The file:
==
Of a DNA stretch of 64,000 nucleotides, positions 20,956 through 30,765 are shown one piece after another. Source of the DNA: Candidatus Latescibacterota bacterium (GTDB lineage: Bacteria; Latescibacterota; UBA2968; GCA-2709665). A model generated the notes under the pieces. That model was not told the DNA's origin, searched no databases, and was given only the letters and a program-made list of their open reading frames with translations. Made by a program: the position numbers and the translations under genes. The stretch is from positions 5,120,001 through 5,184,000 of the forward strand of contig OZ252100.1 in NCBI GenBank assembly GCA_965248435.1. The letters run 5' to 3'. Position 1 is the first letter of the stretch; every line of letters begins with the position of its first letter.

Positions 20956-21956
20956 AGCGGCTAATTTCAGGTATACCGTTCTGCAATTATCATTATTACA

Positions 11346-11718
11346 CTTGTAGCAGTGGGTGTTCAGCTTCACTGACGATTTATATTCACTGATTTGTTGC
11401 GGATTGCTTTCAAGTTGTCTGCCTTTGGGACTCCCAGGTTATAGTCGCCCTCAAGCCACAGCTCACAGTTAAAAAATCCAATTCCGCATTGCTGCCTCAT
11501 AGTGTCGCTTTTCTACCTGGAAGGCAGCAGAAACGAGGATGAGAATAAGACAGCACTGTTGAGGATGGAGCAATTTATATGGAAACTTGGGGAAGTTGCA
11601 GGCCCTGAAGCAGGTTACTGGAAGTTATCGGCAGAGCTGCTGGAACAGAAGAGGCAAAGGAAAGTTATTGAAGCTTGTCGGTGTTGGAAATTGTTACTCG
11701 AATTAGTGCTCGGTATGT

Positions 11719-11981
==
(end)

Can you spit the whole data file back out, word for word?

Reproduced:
Of a DNA stretch of 64,000 nucleotides, positions 20,956 through 30,765 are shown one piece after another. Source of the DNA: Candidatus Latescibacterota bacterium (GTDB lineage: Bacteria; Latescibacterota; UBA2968; GCA-2709665). A model generated the notes under the pieces. That model was not told the DNA's origin, searched no databases, and was given only the letters and a program-made list of their open reading frames with translations. Made by a program: the position numbers and the translations under genes. The stretch is from positions 5,120,001 through 5,184,000 of the forward strand of contig OZ252100.1 in NCBI GenBank assembly GCA_965248435.1. The letters run 5' to 3'. Position 1 is the first letter of the stretch; every line of letters begins with the position of its first letter.

Positions 20956-21956
20956 AGCGGCTAATTTCAGGTATACCGTTCTGCAATTATCATTATTACA

Positions 11346-11718
11346 CTTGTAGCAGTGGGTGTTCAGCTTCACTGACGATTTATATTCACTGATTTGTTGC
11401 GGATTGCTTTCAAGTTGTCTGCCTTTGGGACTCCCAGGTTATAGTCGCCCTCAAGCCACAGCTCACAGTTAAAAAATCCAATTCCGCATTGCTGCCTCAT
11501 AGTGTCGCTTTTCTACCTGGAAGGCAGCAGAAACGAGGATGAGAATAAGACAGCACTGTTGAGGATGGAGCAATTTATATGGAAACTTGGGGAAGTTGCA
11601 GGCCCTGAAGCAGGTTACTGGAAGTTATCGGCAGAGCTGCTGGAACAGAAGAGGCAAAGGAAAGTTATTGAAGCTTGTCGGTGTTGGAAATTGTTACTCG
11701 AATTAGTGCTCGGTATGT

Positions 11719-11981